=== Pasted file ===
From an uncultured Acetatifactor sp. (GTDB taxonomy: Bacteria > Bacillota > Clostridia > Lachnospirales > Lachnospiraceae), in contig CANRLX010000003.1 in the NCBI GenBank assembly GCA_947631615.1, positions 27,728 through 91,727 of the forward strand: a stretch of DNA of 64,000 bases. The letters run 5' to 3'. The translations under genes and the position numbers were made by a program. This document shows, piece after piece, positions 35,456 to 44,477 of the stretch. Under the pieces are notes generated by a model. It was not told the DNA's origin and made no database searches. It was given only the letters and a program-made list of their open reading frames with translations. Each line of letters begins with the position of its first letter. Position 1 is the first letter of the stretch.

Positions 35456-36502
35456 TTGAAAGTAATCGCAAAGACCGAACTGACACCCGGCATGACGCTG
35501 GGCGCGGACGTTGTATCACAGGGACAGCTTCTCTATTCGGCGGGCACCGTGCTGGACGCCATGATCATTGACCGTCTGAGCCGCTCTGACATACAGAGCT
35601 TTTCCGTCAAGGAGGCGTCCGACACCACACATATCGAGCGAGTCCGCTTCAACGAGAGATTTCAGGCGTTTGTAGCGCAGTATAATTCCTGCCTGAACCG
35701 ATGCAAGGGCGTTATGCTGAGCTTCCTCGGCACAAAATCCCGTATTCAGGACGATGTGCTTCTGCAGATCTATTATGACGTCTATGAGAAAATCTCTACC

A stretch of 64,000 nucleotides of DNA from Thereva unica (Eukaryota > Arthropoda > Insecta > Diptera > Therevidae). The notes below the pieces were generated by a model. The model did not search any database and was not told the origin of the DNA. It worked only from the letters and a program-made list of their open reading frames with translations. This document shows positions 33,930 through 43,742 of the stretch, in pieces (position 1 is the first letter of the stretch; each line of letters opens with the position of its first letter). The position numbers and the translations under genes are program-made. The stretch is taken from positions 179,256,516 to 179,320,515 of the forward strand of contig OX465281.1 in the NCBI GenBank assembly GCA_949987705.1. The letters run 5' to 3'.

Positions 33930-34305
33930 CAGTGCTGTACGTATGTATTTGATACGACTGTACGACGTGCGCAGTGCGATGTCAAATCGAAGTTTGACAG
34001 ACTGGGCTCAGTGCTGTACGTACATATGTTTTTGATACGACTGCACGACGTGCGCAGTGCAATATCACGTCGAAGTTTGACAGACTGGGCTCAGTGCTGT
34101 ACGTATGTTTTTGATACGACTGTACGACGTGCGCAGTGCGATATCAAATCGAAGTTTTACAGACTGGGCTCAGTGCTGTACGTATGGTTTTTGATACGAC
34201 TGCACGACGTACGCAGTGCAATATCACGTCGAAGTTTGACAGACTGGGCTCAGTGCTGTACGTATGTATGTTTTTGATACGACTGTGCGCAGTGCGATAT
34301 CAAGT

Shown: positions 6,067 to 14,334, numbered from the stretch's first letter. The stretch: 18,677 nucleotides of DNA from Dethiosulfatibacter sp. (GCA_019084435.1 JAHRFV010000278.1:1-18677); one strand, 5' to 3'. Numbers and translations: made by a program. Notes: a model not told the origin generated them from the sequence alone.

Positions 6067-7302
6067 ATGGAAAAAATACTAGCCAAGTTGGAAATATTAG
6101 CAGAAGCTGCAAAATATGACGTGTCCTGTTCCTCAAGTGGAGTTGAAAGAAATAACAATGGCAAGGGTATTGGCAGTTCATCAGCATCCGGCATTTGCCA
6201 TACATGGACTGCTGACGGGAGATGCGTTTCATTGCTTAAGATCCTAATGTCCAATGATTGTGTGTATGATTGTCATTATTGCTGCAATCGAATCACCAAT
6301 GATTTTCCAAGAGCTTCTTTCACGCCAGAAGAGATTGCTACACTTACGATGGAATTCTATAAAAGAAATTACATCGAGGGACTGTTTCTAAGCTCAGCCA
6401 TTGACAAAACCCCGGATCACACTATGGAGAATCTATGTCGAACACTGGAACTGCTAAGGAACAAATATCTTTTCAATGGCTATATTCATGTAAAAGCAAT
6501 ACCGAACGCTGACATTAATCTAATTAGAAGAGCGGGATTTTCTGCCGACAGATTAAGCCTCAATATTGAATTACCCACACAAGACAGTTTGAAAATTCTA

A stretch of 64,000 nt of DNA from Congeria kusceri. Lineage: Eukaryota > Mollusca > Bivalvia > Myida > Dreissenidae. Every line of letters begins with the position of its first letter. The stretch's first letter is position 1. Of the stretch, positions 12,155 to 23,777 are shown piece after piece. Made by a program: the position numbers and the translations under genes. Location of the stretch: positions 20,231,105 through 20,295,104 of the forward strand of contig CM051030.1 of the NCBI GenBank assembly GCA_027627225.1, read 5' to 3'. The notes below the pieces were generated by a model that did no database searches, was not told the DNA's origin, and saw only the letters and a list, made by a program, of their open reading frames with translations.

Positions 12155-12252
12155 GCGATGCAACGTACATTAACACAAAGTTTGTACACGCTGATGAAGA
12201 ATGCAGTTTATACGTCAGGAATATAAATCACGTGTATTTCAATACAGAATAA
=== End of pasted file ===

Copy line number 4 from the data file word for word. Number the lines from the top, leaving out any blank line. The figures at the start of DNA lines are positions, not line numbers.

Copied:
35501 GGCGCGGACGTTGTATCACAGGGACAGCTTCTCTATTCGGCGGGCACCGTGCTGGACGCCATGATCATTGACCGTCTGAGCCGCTCTGACATACAGAGCT